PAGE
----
By Shayndi Raice

Federal Reserve Chairwoman Janet Yellen is starting the year leading a central bank largely unified in expectations of a gradual series of interest-rate increases, though they aren't hinting when they are likely to move next.

The harmony reflects a return to normal monetary policy in a stable economy after years of contentious debates over the unconventional tools used by the Fed during and after the recession.

Five of the 12 regional Fed presidents have said in the past week they see between two and four quarter-percentage-point rate increases this year, and most of them said they were comfortable with the possibility of three. That fits with projections the Fed released last month and reflects a shared view that the recovery is on track, with low unemployment, moderate growth and rising inflation.

"I see three modest hikes as appropriate for the coming year, assuming the economy stays on track," said Philadelphia Fed President Patrick Harker, in a speech in Malvern, Pa., on Thursday.

The current consensus contrasts sharply with the heated debates detailed in transcripts of the Fed's 2011 policy meetings, released Thursday.

In 2011, the recession had ended but the recovery was sluggish and fitful. Fed officials were experimenting with new and largely untested tools, including holding interest rates near zero for the year and buying bonds to lower long-term interest rates.

While they agreed to let their second bond-purchase program expire, they were divided over whether they might have to launch another round to spur a weak economy. They did later launch a third round.

In August 2011, three officials dissented against the Fed's statement that it expected to hold rates near zero through at least mid-2013 -- the most negative votes that then-Chairman Ben Bernanke had faced as Fed chief. The dissenters didn't want to promise to hold rates so low for so long, but another official intended to dissent if they didn't include the pledge.

Mr. Bernanke offered various alternatives designed to reduce the number of dissents. Ultimately, none was successful, but the extent to which Mr. Bernanke went to try to bring the dissenters on board was previously unknown.

"It would be very unpleasant to have three dissents, but I guess if that's where we end up, that's where we end up," Mr. Bernanke said at the time.

The Fed ended up leaving rates near zero until December 2015, when it raised its benchmark federal-funds rate by a quarter percentage point to between 0.25% and 0.5%. Officials left the rate there until last month, when they voted unanimously to lift it by another quarter point.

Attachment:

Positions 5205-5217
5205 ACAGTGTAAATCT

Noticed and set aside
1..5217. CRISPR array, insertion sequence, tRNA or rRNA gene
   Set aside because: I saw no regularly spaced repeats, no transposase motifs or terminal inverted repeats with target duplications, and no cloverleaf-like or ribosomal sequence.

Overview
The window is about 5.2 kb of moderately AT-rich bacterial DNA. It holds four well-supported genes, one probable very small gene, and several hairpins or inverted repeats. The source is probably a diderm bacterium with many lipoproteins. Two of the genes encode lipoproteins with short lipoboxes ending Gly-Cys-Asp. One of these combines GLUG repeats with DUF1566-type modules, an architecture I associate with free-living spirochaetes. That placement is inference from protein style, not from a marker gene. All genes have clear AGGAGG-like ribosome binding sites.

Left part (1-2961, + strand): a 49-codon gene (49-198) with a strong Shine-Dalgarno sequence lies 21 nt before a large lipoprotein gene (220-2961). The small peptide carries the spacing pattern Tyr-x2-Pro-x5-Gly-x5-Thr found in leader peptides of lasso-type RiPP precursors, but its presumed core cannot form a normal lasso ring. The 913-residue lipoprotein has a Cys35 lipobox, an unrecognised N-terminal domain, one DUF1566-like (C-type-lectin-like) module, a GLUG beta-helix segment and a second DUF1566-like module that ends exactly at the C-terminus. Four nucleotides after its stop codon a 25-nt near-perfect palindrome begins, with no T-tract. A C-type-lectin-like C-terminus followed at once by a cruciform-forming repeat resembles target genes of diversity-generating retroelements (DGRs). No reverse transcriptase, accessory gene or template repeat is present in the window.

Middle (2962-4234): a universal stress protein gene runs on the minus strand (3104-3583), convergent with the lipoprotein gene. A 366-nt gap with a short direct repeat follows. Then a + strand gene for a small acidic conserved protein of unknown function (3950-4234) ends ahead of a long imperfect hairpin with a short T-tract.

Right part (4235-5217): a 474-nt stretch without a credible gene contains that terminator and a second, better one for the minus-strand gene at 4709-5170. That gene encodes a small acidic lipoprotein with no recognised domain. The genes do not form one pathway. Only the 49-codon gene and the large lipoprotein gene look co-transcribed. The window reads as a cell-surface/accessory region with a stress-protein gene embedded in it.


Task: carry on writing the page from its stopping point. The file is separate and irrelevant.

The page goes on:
At their mid-December meeting, the officials' projections showed the policy question for this year was going to be when to raise rates, not whether. Their median forecast was for three quarter-point moves this year.

Chicago Fed President Charles Evans said Thursday three moves were "entirely plausible" if the economy was strong enough. Atlanta Fed President Dennis Lockhart reiterated a view that he expected about two increases. Dallas Fed President Robert Kaplan, also Thursday, agreed that three rate rises would be justified if the economy continued its progress. St. Louis Fed President James Bullard stuck with his position that he expects just one rate increase.Cleveland Fed President Loretta Mester said last week that a projection of three increases is "very reasonable."

The officials Thursday largely offered an upbeat view of the economy. Several mentioned winding down the Fed's $4.5 trillion balance sheet as interest rates return to more normal levels. Some also noted they saw little risk of recession right now.

"A cyclical recovery has largely been completed" and a "gradual rate increase path" is likely for the year, Mr. Lockhart said.

The current consensus comes after a year in which Fed officials had to continually adjust their plans in response to unforeseen events. They started 2016 thinking they would raise rates four times this year. In the end they only moved once, in December.

Officials could change their views again. Several Fed officials said theirs could shift this year depending how much fiscal stimulus Congress enacts.

--Michael S. Derby, Katy Burne, Adam Creighton, Dan Molinsky and Joshua Zumbrun contributed to this article.

(END) Dow Jones Newswires

January 12, 2017 19:35 ET (00:35 GMT)

Copyright (c) 2017 Dow Jones & Company, Inc.